January 25, 2016; Washington Post
The nonprofit community has always been involved in trying to make the criminal justice system more accurately meet the needs of juvenile offenders, including the particular needs of juveniles while they are incarcerated and when they are re-entering society. The sector has also been proactive specifically for juveniles serving life sentences, with or without parole. They will have to continue to be proactive, given the U.S. Supreme Court’s major clarifying decision to a prior 2012 decision that said juveniles could not receive automatic life imprisonment without parole sentences.
In 2012, the Court found in Miller v. Alabama that a juvenile cannot be mandated a life imprisonment sentence without the possibility of parole without consideration to the specificities of the particular case. The decision was referring to laws in states where if an individual is found guilty of a certain crime, the sentence must be life imprisonment without exception. However, the question remained whether the decision would apply retroactively to cases before the decision.
In a 6-to-3 decision written by Justice Anthony M. Kennedy, the Court clarifies and says all individuals who were sentenced to life imprisonment as juveniles must be able to argue for parole and their release from prison. The case centers on Henry Montgomery, 69, who was convicted as a 17-year-old of shooting and fatally wounding a police officer in Louisiana. He was automatically sentenced to life without parole. Montgomery has since argued that following the 2012 SCOTUS decision, his several decades in prison should allow him to be considered for release, an argument that was rejected by the Louisiana Supreme Court.
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In the opinion, Kennedy writes, “Prisoners like Montgomery must be given the opportunity to show their crime did not reflect irreparable corruption; and, if it did not, their hope for some years of life outside prison walls must be restored.” Many states have already decided themselves that Miller will apply retroactively to cases that were finalized before the decision, but Louisiana and seven other states have not.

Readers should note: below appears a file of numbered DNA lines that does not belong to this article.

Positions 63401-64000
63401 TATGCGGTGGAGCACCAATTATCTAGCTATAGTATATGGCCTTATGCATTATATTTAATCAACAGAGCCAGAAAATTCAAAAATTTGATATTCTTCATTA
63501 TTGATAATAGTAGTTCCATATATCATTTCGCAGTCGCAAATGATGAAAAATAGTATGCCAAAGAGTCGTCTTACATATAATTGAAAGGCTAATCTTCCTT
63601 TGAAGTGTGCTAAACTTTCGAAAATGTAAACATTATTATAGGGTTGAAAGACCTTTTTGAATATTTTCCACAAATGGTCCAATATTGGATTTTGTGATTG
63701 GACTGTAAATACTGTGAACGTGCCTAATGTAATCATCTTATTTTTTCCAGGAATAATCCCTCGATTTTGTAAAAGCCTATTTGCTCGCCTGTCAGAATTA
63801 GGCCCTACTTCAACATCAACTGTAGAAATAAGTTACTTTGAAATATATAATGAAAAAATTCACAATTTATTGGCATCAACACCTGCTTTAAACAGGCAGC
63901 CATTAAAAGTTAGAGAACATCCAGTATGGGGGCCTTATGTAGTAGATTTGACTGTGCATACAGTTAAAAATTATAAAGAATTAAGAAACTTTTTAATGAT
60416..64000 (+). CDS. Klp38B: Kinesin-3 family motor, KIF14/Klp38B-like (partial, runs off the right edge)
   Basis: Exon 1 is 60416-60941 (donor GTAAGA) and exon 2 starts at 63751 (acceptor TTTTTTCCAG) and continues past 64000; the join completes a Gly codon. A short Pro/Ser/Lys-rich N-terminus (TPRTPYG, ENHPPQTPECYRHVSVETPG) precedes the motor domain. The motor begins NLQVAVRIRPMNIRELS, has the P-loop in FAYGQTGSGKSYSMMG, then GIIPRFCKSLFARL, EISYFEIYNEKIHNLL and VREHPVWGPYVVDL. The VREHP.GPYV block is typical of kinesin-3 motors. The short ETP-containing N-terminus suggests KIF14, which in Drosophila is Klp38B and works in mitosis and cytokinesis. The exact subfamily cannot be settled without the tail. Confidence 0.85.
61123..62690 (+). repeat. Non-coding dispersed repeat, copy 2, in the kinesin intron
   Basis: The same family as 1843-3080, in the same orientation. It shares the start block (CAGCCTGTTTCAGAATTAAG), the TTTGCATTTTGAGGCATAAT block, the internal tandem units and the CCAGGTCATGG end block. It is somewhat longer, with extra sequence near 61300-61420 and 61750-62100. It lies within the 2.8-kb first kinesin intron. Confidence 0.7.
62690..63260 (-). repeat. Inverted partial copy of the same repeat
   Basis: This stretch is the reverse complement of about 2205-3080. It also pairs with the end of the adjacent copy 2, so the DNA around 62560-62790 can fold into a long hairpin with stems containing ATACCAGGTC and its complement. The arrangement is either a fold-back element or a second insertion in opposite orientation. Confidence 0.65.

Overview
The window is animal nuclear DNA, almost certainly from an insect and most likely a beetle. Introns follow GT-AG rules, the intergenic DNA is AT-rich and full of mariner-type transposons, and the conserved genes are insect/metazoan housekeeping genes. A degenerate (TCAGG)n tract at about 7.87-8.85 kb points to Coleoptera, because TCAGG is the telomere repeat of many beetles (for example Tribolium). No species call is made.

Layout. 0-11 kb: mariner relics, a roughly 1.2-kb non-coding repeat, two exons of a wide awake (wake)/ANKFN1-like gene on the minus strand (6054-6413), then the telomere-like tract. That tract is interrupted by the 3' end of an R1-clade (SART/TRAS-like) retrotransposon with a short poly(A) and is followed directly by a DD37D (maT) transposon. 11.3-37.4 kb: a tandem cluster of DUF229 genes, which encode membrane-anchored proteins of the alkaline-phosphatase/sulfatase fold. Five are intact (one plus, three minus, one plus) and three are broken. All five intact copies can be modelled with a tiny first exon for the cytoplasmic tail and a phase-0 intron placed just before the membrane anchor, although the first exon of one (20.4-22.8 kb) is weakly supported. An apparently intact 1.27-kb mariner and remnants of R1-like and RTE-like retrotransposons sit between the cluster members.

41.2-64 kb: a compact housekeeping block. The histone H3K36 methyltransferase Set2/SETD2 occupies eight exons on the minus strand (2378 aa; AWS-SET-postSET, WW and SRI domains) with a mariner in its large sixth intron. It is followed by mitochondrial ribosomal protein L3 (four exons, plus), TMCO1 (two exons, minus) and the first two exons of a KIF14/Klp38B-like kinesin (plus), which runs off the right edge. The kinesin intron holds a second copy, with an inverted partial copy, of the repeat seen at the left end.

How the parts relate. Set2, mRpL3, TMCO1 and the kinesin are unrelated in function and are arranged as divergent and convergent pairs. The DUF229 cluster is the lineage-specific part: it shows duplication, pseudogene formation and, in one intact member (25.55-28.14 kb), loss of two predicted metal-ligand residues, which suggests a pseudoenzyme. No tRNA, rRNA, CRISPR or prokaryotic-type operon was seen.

The decision strengthens the Court’s contention in Miller that juveniles must be treated differently than adults and a mandatory sentence amounts to a violation of the Eighth Amendment. “Children are constitutionally different from adults for sentencing purposes. Their ‘lack of maturity’ and ‘underdeveloped sense of responsibility’ lead to recklessness, impulsivity, and heedless risk-taking,” said the 2012 decision. According to Miller, mandating a life sentence without the considerations that must be afforded a juvenile, that sentence is unconstitutional.
Nonprofit and other organizations with interests in juvenile sentencing will have to be vigilant, as this decision has opened the door for potentially thousands of cases to be reviewed on appeal. However, it’s important to note that this decision does not stop courts from doling out life sentences for juveniles: courts are only prohibited from delivering mandatory life sentences, in accord with Miller. Further, the purpose of the clarification decision, as detailed by Kennedy, is to give these specific cases further consideration given that the prisoners were sentenced when they were young.
“Extending parole eligibility to juvenile offenders does not impose an onerous burden on the states, nor does it disturb the finality of state convictions,” writes Kennedy. “Those prisoners who have shown an inability to reform will continue to serve life sentences. The opportunity for release will be afforded to those who demonstrate the truth of Miller’s central intuition—that children who commit even heinous crimes are capable of change.”—Shafaq Hasan